Poor sleep increases risk of heart problems and diabetes

Mon, 24 Sep 2007
According to research teams from the University of Warwick and University College London, having too much or too little sleep could lead to a greatly increased risk of fatal cardiovascular disease.

The team found that those who cut their sleeping down from the average of seven to just five hours every night faced a doubled risk of developing cardiovascular disease. However, for those who increased it to eight hours, the risk was similar. Seven hours per night was championed as the healthiest time.

The research will be presented to the British Sleep Society, and took all kinds of factors into consideration.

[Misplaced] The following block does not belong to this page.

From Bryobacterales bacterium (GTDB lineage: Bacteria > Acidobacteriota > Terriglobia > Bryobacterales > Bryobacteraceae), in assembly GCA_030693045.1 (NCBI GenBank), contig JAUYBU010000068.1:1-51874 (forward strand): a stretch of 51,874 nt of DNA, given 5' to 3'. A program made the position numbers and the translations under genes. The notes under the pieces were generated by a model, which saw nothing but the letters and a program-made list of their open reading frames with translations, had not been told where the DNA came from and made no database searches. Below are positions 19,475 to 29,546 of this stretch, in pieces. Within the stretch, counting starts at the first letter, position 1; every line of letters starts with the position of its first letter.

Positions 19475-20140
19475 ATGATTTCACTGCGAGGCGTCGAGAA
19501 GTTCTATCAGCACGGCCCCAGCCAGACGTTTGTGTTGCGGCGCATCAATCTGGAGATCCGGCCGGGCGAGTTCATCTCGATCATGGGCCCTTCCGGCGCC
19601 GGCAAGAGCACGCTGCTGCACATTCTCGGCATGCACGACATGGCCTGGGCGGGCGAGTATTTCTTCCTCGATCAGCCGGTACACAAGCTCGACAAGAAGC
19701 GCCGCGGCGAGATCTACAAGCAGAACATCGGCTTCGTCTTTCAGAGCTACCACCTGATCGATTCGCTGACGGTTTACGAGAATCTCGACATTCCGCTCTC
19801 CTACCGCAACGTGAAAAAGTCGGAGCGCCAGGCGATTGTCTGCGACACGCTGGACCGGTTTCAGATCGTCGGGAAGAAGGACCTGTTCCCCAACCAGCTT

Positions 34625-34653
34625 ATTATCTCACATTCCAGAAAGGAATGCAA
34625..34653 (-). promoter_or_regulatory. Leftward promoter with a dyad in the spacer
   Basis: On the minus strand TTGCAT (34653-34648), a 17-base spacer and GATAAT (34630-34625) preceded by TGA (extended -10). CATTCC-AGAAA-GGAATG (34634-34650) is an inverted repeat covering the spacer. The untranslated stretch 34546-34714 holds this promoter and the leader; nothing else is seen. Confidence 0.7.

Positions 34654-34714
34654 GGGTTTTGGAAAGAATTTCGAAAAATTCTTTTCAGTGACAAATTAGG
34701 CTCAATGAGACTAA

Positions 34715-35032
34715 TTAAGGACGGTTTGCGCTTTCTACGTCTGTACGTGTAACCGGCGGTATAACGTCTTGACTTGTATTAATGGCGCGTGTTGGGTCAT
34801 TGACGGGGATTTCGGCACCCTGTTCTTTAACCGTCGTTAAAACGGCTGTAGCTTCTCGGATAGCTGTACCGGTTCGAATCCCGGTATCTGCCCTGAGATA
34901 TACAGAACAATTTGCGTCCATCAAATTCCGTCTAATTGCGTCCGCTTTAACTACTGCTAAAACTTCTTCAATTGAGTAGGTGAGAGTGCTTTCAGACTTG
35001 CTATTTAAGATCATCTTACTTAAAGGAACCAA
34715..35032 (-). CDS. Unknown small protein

One research professor involved in the study, Francesco Cappuccio, reportedly commented: "Fewer hours sleep and greater levels of sleep disturbance have become widespread in industrialised societies. This change, largely the result of sleep curtailment to create more time for leisure and shift-work, has meant that reports of fatigue, tiredness and excessive daytime sleepiness are more common than a few decades ago. Sleep represents the daily process of physiological restitution and recovery, and lack of sleep has far-reaching effects."
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